Christopher Kutz joined the Jurisprudence and Social Policy Program at Berkeley Law in 1998. Before joining the Berkeley faculty, he clerked for Judge Stephen F. Williams of the U.S. Court of Appeals for the District of Columbia. Since his appointment at Berkeley, he has been a Visiting Professor at Columbia and Stanford law schools, as well as at Sciences Po University in Paris, France.
Kutz’s work focuses on moral, political and legal philosophy, and he has particular interest in the foundations of criminal, international and constitutional law. His book, Complicity: Ethics and Law for a Collective Age, (Cambridge University Press, 2000), addressed the question of individual moral and legal responsibility for harms brought about through collective and corporate activity. His 2016 book, On War and Democracy (Princeton University Press), addresses the collision between democratic values and the ethics and laws of war; it addresses both questions of when democratic states can engage in war, such as for purposes of humanitarian intervention, and what limits democratic commitments place on their means, such as torture and drone strikes. In addition, he has written on issues of the metaphysics of criminal responsibility, social welfare obligations, national responsibilities to mitigate climate change, humanitarian ethics, and political legitimacy. He teaches courses in criminal law, and moral, political and legal philosophy.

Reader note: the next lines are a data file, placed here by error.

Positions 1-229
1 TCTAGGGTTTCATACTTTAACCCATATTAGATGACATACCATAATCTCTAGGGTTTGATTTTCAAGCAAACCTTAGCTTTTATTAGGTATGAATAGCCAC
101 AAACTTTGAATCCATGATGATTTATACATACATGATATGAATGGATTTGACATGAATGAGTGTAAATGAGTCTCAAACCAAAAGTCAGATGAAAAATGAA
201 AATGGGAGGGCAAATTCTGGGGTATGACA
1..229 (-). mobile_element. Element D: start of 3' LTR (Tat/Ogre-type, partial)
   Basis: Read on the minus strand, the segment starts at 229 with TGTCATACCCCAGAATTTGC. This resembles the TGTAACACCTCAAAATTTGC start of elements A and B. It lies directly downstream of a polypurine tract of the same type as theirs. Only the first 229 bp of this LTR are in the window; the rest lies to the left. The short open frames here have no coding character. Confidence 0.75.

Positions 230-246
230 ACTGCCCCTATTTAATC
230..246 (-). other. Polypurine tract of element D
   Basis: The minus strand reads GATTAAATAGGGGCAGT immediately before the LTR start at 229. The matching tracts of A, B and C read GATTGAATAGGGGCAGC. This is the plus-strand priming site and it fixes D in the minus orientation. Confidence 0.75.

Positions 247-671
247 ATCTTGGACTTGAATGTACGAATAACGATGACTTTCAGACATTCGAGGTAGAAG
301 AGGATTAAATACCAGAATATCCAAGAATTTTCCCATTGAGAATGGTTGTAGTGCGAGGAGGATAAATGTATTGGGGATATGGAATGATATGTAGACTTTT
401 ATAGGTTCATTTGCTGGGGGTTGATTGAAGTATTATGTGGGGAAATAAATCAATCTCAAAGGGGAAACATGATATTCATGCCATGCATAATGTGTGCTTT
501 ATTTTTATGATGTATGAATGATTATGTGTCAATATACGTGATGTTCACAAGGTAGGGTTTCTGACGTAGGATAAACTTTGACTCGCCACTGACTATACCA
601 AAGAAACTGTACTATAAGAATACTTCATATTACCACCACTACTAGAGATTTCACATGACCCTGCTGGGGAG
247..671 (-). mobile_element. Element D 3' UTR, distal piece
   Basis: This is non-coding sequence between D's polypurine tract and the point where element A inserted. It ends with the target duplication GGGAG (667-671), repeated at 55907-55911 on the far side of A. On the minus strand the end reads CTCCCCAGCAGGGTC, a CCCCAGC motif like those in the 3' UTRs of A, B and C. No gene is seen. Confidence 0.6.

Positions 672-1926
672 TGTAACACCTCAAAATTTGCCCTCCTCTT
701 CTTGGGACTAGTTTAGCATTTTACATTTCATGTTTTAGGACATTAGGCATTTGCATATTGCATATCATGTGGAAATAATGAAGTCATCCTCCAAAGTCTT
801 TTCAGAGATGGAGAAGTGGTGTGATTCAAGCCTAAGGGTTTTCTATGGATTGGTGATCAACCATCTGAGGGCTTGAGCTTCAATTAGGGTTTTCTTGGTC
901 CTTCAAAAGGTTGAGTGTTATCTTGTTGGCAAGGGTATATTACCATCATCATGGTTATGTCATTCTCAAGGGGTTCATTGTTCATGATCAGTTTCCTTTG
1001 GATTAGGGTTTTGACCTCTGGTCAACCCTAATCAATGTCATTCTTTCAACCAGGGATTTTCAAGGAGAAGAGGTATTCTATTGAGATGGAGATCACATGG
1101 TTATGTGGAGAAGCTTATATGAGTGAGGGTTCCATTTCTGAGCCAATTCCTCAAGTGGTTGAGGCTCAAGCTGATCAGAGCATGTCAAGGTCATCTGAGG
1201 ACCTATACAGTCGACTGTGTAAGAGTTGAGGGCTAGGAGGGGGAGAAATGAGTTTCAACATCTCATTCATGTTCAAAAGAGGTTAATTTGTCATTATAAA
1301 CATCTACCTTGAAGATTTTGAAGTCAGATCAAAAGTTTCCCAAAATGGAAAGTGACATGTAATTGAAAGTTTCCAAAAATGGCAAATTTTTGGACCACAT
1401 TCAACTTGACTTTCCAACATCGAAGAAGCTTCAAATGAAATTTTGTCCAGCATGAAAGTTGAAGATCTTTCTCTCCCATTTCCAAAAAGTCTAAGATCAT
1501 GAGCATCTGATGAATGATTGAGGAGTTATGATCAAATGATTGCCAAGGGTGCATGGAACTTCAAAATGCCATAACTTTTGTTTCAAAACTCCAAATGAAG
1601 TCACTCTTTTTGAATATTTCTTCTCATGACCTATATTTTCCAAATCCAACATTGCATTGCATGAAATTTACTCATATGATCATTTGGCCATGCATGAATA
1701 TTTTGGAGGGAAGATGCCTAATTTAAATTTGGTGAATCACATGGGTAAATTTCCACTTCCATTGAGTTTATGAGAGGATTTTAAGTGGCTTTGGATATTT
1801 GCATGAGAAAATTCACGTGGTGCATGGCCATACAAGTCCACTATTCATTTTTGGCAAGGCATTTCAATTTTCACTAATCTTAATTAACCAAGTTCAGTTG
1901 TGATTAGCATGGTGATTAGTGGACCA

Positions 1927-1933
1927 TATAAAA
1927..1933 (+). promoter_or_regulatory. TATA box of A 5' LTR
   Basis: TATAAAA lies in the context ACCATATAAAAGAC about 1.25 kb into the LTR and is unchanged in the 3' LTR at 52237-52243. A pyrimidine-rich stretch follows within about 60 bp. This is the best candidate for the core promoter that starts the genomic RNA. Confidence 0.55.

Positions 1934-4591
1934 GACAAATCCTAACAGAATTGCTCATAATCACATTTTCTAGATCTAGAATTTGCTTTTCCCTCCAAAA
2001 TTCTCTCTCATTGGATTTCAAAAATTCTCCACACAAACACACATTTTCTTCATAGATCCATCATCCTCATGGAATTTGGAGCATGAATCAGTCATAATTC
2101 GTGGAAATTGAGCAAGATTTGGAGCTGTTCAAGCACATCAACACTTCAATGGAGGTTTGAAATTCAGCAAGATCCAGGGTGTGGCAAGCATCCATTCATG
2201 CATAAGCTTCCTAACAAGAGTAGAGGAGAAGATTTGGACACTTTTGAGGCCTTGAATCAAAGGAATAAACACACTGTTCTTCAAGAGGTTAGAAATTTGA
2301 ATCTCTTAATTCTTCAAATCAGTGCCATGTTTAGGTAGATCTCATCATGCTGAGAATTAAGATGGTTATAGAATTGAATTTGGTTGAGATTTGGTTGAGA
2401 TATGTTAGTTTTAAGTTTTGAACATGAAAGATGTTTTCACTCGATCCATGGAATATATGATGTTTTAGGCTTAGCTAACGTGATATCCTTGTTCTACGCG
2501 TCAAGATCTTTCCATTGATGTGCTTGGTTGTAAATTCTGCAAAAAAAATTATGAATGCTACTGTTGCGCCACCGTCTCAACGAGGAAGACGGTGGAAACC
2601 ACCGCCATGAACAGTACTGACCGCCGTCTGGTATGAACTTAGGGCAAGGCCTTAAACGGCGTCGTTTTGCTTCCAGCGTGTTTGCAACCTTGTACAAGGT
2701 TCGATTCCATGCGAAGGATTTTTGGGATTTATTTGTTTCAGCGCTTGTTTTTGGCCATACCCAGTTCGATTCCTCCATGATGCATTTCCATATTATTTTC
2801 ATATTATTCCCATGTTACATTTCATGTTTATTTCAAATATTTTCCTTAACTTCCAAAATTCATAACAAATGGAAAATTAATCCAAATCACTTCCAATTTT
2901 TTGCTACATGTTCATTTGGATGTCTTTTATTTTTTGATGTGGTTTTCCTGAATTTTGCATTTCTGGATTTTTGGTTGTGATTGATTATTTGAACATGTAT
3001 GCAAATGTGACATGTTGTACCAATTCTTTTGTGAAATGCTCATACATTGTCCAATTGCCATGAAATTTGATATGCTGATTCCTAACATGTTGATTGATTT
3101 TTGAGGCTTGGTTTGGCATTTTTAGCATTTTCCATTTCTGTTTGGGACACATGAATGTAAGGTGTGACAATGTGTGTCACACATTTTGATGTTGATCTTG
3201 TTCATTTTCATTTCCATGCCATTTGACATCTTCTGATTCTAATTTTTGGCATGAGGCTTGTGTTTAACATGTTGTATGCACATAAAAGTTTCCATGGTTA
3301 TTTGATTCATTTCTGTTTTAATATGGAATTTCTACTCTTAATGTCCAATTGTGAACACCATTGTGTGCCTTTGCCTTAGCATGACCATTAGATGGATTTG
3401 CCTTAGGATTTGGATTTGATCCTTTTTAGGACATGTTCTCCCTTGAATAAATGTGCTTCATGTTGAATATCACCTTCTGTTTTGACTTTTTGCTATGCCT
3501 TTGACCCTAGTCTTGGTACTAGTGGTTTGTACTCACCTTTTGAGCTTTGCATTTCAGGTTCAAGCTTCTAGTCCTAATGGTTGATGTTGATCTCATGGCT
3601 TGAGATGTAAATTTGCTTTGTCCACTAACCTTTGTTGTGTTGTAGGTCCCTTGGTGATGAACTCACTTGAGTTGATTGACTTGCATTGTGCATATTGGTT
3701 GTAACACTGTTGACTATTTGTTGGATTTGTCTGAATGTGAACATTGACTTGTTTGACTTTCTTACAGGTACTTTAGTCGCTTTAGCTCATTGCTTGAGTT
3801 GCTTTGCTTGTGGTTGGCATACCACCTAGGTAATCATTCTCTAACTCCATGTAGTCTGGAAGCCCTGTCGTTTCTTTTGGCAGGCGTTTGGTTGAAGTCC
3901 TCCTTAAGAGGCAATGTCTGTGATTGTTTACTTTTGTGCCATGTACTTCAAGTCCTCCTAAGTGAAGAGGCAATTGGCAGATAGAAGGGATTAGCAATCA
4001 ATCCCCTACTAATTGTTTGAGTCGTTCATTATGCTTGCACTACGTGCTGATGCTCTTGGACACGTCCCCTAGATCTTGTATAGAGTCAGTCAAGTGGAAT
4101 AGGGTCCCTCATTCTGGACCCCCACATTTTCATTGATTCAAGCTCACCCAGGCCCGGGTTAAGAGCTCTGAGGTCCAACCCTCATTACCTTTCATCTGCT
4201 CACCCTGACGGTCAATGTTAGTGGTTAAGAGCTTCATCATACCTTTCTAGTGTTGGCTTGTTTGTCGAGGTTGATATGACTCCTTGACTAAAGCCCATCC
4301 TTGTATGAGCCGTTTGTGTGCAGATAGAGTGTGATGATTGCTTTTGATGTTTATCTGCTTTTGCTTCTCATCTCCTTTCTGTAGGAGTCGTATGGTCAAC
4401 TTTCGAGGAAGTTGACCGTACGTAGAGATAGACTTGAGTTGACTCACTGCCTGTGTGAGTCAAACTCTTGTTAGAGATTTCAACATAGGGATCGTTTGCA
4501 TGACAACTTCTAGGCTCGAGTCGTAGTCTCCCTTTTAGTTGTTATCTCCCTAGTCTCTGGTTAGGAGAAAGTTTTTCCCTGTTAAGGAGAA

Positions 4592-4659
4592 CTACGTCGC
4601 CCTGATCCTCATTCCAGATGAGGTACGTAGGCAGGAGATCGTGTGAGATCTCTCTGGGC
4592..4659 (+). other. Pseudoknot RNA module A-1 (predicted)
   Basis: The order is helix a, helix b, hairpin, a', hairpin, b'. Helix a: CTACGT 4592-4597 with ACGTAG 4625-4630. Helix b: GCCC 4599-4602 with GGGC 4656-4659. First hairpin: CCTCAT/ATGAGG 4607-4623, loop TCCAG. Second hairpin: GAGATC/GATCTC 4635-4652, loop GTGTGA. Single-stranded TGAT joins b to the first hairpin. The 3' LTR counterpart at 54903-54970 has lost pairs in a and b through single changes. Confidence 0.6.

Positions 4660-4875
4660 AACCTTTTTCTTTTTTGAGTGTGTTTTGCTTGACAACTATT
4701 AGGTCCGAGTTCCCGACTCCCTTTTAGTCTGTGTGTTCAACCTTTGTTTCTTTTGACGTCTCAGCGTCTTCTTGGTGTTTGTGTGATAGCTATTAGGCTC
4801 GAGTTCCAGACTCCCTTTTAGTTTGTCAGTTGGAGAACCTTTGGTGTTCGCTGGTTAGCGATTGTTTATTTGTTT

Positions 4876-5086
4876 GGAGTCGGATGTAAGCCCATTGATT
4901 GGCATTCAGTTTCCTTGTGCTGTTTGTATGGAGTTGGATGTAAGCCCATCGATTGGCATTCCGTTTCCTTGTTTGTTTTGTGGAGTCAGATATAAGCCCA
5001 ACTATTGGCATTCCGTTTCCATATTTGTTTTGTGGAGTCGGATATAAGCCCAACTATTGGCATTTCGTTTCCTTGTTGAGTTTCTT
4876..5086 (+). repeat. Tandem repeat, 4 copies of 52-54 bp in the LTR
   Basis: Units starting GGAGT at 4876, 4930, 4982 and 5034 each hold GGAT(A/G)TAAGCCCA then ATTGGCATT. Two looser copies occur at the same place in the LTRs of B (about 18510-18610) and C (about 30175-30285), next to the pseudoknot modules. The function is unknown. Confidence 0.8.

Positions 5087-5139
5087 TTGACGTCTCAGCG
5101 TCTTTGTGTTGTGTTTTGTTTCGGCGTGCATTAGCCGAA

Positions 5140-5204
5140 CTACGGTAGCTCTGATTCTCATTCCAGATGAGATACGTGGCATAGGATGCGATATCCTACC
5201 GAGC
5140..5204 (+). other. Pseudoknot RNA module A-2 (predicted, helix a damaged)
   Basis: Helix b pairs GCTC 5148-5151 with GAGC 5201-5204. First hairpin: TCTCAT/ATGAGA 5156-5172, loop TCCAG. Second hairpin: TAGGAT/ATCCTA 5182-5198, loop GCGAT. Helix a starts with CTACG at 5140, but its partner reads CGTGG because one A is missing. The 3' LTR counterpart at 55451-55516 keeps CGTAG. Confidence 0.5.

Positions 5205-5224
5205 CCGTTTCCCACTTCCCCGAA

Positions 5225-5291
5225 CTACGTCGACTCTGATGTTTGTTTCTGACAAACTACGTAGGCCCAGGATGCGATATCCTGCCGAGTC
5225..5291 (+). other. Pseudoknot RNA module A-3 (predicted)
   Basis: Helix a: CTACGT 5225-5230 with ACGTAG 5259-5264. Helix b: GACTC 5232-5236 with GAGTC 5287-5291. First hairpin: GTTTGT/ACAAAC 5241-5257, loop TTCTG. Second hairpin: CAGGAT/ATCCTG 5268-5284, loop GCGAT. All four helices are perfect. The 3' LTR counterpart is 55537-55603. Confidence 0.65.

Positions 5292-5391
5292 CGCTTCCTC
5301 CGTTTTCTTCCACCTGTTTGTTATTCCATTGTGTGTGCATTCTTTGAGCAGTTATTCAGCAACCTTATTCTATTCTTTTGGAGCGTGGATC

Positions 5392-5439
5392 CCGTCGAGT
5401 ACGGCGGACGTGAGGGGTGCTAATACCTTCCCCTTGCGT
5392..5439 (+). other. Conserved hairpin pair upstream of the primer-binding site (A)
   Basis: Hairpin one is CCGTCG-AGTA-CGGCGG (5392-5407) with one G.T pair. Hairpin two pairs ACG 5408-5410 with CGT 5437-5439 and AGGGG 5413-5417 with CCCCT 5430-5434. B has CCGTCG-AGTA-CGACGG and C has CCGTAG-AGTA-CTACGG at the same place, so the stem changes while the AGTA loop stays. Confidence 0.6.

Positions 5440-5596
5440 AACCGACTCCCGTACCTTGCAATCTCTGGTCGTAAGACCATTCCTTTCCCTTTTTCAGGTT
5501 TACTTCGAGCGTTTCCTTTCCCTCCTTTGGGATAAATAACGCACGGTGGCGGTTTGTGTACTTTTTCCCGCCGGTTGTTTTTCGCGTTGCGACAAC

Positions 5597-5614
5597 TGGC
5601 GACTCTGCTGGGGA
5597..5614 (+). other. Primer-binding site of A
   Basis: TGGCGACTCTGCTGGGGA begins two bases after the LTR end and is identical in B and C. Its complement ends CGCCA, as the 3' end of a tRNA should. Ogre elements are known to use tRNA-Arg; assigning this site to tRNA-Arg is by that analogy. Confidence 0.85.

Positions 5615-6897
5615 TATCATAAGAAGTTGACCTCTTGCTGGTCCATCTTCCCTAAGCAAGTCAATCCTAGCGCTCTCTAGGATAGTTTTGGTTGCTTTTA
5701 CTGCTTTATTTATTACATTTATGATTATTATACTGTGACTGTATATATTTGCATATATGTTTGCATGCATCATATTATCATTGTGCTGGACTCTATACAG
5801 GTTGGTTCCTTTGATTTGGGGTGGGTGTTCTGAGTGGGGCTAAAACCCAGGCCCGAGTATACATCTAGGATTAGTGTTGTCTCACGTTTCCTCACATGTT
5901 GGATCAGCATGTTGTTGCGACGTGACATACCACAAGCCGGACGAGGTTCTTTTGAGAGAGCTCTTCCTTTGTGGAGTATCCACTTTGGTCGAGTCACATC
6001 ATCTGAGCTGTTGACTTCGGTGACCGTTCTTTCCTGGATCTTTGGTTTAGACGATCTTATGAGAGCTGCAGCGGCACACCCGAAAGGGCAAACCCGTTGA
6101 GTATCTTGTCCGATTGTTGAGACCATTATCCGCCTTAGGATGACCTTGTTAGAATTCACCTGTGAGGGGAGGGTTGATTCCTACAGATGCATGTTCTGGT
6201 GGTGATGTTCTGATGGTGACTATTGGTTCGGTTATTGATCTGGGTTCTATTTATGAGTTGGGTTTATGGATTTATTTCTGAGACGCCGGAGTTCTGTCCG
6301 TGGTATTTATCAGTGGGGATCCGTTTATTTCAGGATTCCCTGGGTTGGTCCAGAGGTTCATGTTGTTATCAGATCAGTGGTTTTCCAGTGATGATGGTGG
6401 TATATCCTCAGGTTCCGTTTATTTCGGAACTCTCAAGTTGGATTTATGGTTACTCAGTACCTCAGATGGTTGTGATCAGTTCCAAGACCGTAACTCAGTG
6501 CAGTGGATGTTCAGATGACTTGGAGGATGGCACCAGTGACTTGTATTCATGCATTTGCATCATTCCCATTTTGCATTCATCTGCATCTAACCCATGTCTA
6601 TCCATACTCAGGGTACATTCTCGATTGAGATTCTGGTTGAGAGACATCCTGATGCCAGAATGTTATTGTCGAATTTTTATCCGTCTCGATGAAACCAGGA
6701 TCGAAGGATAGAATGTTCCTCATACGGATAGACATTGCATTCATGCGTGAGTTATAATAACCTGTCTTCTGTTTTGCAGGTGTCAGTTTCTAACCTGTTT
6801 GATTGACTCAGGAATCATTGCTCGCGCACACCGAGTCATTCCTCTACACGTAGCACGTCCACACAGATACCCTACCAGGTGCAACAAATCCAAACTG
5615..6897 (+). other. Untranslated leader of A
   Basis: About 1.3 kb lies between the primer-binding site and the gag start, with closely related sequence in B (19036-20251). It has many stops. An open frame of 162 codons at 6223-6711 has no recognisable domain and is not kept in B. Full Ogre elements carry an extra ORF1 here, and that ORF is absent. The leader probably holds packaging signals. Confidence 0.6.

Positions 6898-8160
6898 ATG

Kutz’s publications include “The Collective Work of Citizenship” in Legal Theory (2002); “Justice in Reparations: The Cost of Memory and the Value of Talk” in Philosophy & Public Affairs (2004); “The Difference Uniforms Make: Collective Violence in Criminal Law and the Law of War.”Philosophy & Public Affairs (2005); “The Lawyers Know Sin: Complicity in Torture,” ed. Karen J. Greenberg, The Torture Debate in America (New York: Cambridge University Press, 2006); “Secret Law and the Value of Publicity,” Ratio Juris 22: 197-217 (2009); “Democracy, Defense and the Threat of Intervention.” In Justifying National Defense, eds. Cécile Fabre and Seth Lazar (Oxford: Oxford University Press, 2014). “How norms die,” Ethics and International Affairs (2014).